Where to stay in Iceland? Hotels, Hostels, Farms, Camps and AirBnB

If you’re visiting in summertime you won’t regret bringing an eye mask with you. During the height of summer there is no actual darkness and in the north, the sun might just dip for a few minutes below the horizon.

The hotels are usually fairly basic around the island but you can usually get a room even in August just by phoning them up and reserving it before you get there. They are very clean and well maintained, light and airy with nothing at all that could even remotely be considered ‘dingy’. They are expensive though.

Fosshotels is a chain of 10 hotels, 3 stars tourist class located throughout Iceland, close to the island’s most treasured nature spots and major cities of Iceland. The most popular hotel is Fosshotel Westfjords located in the Westfjords. Fosshotel Reykjavik, planned to open in 2015, will be the biggest hotel in Iceland.

The accommodation in Fosshotel hotels is diverse and scandinavian breakfast buffet and internet is always free of charge. Icelandair Hotels which include the Edda summer hotels and the Icelandair hotels. Icelandair Hotels are upscale, Scandinavian style hotels located in most major cities of Iceland. Guesthouses are between hotels and hostels in prices and services. At some times if traveling in groups the guesthouses can be cheaper than the hostels.

Guesthouses will usually have more space than a hostel with a shared bathroom that is cleaner and less crowded. Icelandic Farm Holidays : is a vast network of rural accommodation all around Iceland including guesthouses, bed and breakfasts, country hotels, self-catering cottages, apartments and traditional farms. Most are within easy reach of key routes and popular holiday attractions but many are also tucked away in villages or rural settings off the beaten track.

Categories range from simple yet comfortable rooms with shared bathrooms to more elaborate rooms with private bathrooms. Local food is often available, also activities such as horse riding tours, guided walks or a chance to take part in farm activities. Icelandic Farm Holidays is a membership-based operation.

The Icelandic Farm Holidays Association was founded by farmers in 1980 and the travel agency by the same name is still majority-owned by the farmers themselves. Members need to fulfil strict quality standards and are inspected on a regular basis.

Travel Service Bakkaflot in Varmahlid, north Iceland, offers all kind of accommodation. You can rent a summerhouse for your family, stay in a fairly new, small but cozy cabin with ensuite facilities or if you are looking for cheaper options, they have sleeping accommodation in the main guesthouse. They have restaurant facilities, swimming pool and hot pools and whitewater rafting also.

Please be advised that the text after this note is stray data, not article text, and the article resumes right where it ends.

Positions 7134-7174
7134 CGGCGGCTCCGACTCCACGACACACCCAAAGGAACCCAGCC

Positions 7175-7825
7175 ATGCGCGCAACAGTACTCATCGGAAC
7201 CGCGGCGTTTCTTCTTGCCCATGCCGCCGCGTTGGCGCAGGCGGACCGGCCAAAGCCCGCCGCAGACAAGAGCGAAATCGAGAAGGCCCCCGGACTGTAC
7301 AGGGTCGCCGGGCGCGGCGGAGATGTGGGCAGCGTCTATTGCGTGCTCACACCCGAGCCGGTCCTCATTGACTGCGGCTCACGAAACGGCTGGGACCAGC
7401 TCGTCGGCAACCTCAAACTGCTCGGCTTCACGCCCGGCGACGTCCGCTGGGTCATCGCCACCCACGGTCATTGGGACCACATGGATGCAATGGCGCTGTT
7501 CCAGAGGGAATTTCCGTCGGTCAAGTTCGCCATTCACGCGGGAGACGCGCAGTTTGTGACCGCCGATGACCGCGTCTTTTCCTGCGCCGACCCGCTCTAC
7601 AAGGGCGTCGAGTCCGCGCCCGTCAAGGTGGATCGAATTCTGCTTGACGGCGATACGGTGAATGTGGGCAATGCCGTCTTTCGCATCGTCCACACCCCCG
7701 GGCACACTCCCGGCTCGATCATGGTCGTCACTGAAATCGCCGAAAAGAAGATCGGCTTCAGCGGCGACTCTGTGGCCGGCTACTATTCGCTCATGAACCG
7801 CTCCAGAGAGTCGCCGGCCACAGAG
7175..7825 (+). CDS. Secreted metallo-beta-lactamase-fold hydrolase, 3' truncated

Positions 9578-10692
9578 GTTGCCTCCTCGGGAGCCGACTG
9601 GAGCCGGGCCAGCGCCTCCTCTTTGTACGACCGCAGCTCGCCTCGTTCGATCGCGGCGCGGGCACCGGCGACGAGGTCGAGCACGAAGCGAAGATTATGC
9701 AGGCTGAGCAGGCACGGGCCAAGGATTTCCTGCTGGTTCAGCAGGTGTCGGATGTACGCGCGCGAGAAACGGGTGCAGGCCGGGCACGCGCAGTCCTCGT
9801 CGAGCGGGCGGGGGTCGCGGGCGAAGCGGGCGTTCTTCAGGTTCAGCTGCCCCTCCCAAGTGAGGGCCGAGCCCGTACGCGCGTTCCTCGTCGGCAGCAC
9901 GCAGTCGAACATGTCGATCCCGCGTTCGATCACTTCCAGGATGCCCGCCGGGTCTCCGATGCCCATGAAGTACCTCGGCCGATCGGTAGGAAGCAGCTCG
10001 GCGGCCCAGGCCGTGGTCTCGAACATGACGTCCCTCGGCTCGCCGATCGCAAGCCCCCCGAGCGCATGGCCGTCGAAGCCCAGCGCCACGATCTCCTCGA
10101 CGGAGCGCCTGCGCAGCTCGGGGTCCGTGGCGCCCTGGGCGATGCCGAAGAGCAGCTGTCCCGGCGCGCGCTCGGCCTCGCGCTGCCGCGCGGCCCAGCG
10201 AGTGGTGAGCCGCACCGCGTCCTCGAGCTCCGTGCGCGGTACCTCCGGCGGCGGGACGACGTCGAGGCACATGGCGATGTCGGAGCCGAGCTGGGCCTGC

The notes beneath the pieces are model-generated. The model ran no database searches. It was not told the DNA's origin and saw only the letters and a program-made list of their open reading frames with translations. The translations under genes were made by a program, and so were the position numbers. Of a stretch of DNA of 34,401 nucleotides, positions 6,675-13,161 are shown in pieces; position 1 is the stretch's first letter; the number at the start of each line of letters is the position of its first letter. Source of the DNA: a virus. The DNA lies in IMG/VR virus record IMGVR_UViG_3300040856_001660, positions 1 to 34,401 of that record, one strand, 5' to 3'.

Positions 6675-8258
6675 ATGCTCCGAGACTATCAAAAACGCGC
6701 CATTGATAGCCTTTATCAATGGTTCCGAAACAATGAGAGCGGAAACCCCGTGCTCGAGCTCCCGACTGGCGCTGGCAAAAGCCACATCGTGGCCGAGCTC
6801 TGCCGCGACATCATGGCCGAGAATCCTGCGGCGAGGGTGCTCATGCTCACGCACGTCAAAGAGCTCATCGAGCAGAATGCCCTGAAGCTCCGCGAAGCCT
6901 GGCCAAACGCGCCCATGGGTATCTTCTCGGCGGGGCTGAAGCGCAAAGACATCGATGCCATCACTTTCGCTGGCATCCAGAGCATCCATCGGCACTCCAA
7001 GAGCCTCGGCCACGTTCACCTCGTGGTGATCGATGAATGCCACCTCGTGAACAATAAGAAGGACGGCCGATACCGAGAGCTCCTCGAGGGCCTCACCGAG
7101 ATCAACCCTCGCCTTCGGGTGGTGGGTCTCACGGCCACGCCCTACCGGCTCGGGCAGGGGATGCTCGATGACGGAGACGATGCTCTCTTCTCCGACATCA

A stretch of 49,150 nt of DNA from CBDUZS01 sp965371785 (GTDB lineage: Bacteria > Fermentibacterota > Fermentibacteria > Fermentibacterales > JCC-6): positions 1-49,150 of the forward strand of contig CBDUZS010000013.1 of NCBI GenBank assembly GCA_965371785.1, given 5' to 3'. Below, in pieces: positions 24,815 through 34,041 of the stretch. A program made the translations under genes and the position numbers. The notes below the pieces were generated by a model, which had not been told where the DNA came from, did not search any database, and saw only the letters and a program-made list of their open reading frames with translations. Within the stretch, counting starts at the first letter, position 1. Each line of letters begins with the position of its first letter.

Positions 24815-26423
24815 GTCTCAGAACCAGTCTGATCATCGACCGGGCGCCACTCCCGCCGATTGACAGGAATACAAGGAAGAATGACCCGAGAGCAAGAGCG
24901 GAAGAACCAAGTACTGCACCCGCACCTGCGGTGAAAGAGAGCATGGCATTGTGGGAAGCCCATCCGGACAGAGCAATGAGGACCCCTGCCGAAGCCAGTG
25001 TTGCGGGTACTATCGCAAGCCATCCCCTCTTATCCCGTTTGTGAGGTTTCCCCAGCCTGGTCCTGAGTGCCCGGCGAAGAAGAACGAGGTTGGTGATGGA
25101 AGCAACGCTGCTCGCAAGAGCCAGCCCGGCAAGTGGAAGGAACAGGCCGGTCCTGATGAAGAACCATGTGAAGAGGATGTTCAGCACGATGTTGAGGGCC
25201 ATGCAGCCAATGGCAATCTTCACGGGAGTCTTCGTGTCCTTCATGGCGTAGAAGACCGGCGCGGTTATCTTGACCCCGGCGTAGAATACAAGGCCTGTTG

Iceland has many hostels throughout the entire country. 37 of them belong to Hostelling International Iceland and it is best it to buy the international membership card (if you do not have it already), if you are staying for four or more nights at HI hostels in Iceland or abroad within the next year. Bring your bed-linen or sleeping bag to avoid extra costs. Also it is advisable to book ahead especially for hostels in more remote locations during busy periods such as the summer. A budget alternative to hostels can sometimes be found through short-term accommodation rentals sites (for example Airbnb).

The cheapest options will usually consist of a private room in someone’s home or apartment, along with kitchen and bathroom access, and this can often work out as the same price or even cheaper for two persons compared to a hostel dorm, and significantly cheaper than hotels, in Reykjavik at least. Some hosts will also rent their car to guests for a much cheaper rate than car rental companies, and do airport pickups. If you’re travelling on a budget, camping is your best bet.

There are sites located throughout the country, especially at places you’d want to visit. They range from fully-equipped (hot showers, washing machines, cooking facilities) to farmers’ fields with a cold-water tap. Expect to pay 500-1000 Kr per person per night. If you intend to camp in Iceland you must be prepared for the cold, 3 season sleeping bags are essential and an inner, I would also highly recommend thick pyjamas and a warm hat! A bedding roll is also useful as you may end up sleeping on very rough ground…and that’s just not very comfortable at all! Don’t wait until last minute to find a place to camp.

Campers and mobile homes have become immensely popular among Icelanders and they take up a lot of space. You could arrive at a large camping ground that’s so filled up with campers and mobile homes that you’ll have no place to pitch your tent. Trekkers will need to use some of the mountain huts, either government or privately-run. These range from dormitory accommodation to fully-staffed facilities. Booking ahead is likely to be necessary at popular times of year (and they may only be accessible in summertime).

The huts on the Laugavegur trail in particular need to be booked with a long time in advance, as it is the most popular trekking trail in Iceland with tourists and locals alike. Don’t bother attempting to sleep in the Keflavík Airport overnight. It’s far better to find a hotel in Keflavík or Reykjavík before arrival. If there are no flights to be serviced in the middle of the night (which is most often the case) the airport is closed for a few hours at night and you might have to stand outside in the rain and wind.